Josie Edwards
Posted on 2 Feb 2018

Agricultural holdings – Welsh ‘Model Clauses’ one step closer

The Welsh Government has published its response to the recent consultation on modernising the repair and maintenance obligations and end of tenancy compensation regime applying to tenancies in Wales governed by the Agricultural Holdings Act 1986 (AHA tenancies).

New Welsh ‘Model Clauses’ will now be enacted, however there is no indication yet as to when they will be put before the Assembly.

The new regulations should be welcomed. The Agriculture (Maintenance, Repair and Insurance of Fixed Equipment) Regulations 1973 currently remain in force in Wales. Now more than 40 years old, the provisions have become outdated, leading to significant gaps and uncertainties in the allocation of liabilities between landlord and tenant for maintaining and repairing landlord’s fixed equipment.

The regulations will cover a number of new liabilities, necessary to reflect modern fixed equipment, as well as providing a more detailed breakdown of some liabilities, to remove grey areas.

The changes will bring Wales back in line with England, following the implementation of the Agriculture (Model Clauses for Fixed Equipment) (England) Regulations 2015, although the new Regulations will not be identical. It should be noted that whilst the approach in England and Wales will now be more consistent, the appropriate regulations will need to be consulted in each case.

Summary of changes:

New liabilities: reed beds; slurry, silage and effluent systems; fixed equipment generating electricity/heat/ power; fuel tanks; insulation; livestock handling systems; fire, carbon monoxide and smoke detection systems.

Change in liability: electrical supply systems – now fall solely on the landlord with exception of switches, sockets and light fittings.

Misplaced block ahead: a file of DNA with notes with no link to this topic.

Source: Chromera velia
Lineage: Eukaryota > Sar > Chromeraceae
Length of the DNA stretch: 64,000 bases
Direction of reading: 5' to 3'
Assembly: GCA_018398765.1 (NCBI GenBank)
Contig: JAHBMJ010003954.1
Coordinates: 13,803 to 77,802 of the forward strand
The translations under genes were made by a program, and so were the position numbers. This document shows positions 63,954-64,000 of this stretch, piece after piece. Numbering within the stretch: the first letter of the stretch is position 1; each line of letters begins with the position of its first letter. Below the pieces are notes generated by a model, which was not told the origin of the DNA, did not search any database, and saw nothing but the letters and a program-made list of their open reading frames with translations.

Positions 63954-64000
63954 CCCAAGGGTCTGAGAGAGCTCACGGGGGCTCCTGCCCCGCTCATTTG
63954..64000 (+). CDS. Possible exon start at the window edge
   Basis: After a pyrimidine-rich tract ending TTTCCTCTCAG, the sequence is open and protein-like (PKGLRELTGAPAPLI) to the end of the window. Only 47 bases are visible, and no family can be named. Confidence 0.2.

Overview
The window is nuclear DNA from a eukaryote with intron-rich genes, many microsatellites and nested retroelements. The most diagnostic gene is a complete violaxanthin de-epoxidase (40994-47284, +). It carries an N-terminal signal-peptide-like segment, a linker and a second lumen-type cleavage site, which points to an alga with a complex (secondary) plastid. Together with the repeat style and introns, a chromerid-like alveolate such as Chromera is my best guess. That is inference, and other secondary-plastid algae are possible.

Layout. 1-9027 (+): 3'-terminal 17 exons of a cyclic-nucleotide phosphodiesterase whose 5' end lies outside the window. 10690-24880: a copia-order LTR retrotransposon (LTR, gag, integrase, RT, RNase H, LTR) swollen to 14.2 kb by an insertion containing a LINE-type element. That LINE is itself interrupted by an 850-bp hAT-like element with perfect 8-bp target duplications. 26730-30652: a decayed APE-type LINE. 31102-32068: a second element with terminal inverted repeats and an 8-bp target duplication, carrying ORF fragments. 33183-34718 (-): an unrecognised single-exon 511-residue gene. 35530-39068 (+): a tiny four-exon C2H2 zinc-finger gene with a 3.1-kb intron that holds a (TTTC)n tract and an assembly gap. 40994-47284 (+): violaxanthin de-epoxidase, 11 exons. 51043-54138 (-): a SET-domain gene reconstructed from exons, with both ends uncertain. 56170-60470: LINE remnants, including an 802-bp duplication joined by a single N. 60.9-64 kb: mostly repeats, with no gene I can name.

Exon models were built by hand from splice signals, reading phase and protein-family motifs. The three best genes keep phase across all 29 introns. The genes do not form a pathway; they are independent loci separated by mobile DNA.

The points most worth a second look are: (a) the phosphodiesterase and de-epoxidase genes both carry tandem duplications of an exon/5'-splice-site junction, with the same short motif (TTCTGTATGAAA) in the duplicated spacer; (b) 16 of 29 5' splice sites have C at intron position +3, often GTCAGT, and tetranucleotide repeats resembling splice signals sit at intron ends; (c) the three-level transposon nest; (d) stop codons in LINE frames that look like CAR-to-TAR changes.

Clarification/Expansion: e.g. fitted kitchens; bargeboards, fascias and soffits; chimney linings, fireplaces, firebricks.

Increase in monetary caps: Tenant liability for replacement roof tiles has increased from £100 to £500 per annum, removal of the £2,000 per annum cap on the tenant’s ability to recover the cost of replacement items from the landlord.


As was the case in England, the implementation will not be wholesale, so advisers will need to check whether the new regulations apply in each case. They will generally apply to all verbal tenancies and any written tenancy agreements which incorporate the Model Clauses as ‘amended or replaced’.

If an existing tenancy either recites the Model Clauses in full, or applies them with no reference to future amendments or replacements, the 1973 (or in some cases 1948) Regulations will continue to apply.

Although the Model Clauses apply automatically to AHA tenancies, they are very often also expressly incorporated into farm business tenancies. As set out above, whether it is the new regulations or old ones which will apply in a particular FBT will depend on the way in which they are incorporated.

End of tenancy compensation

The Welsh Government also plans to introduce changes to the compensation payable to outgoing tenants on termination. The Consultation concludes that the existing legislation no longer provides adequate compensation for the value of certain improvements and inputs with the result that tenants are lacking incentives to maintain the land in the last years of their tenancies. The new regulations will focus both on the calculation of the compensation and the type of work, for which compensation can be claimed.

The Response Paper can be accessed here.

For more information please contact Josie Edwards, Associate in the Agriculture Team.